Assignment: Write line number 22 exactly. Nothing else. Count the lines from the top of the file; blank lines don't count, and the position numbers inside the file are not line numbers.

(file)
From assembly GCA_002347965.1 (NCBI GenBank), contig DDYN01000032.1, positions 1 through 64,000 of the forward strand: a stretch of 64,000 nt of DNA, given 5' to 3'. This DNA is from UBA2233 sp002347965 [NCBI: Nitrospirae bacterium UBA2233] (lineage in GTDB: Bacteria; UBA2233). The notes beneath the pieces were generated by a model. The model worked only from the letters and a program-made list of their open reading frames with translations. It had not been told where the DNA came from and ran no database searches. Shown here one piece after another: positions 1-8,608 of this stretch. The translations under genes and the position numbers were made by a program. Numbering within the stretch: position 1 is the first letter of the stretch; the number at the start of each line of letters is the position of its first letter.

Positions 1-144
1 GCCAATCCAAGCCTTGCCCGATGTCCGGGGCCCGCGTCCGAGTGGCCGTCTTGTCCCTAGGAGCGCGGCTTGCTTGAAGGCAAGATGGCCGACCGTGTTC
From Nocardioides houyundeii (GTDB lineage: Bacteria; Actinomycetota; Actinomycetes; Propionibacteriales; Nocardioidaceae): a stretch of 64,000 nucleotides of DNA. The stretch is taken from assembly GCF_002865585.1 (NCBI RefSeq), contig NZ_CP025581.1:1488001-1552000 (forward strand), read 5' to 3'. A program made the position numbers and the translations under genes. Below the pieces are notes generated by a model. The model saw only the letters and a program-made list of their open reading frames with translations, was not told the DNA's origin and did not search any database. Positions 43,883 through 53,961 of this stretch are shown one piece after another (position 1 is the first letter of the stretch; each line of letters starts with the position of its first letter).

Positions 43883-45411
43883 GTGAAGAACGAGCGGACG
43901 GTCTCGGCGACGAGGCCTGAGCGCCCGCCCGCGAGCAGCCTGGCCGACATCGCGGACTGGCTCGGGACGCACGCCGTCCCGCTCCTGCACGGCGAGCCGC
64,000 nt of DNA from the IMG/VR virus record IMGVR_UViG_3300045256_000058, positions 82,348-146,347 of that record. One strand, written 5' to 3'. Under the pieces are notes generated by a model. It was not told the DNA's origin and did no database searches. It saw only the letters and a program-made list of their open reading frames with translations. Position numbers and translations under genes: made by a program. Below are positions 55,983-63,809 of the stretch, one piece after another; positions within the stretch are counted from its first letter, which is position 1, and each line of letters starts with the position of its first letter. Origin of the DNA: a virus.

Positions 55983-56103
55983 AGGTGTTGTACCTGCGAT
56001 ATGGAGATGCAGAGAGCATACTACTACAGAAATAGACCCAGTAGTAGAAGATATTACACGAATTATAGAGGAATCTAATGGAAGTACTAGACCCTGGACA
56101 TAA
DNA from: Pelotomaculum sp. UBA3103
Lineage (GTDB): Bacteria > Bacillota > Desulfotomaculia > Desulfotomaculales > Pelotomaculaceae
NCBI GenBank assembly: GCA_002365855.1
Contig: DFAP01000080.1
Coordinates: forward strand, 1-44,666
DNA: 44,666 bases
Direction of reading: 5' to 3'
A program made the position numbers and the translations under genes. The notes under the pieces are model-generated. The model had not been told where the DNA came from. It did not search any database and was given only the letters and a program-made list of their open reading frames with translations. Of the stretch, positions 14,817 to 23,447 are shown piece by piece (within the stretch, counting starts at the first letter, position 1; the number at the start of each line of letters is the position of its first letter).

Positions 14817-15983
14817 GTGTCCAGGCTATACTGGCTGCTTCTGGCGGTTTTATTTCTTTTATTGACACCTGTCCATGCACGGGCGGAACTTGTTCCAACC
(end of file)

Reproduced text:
14817 GTGTCCAGGCTATACTGGCTGCTTCTGGCGGTTTTATTTCTTTTATTGACACCTGTCCATGCACGGGCGGAACTTGTTCCAACC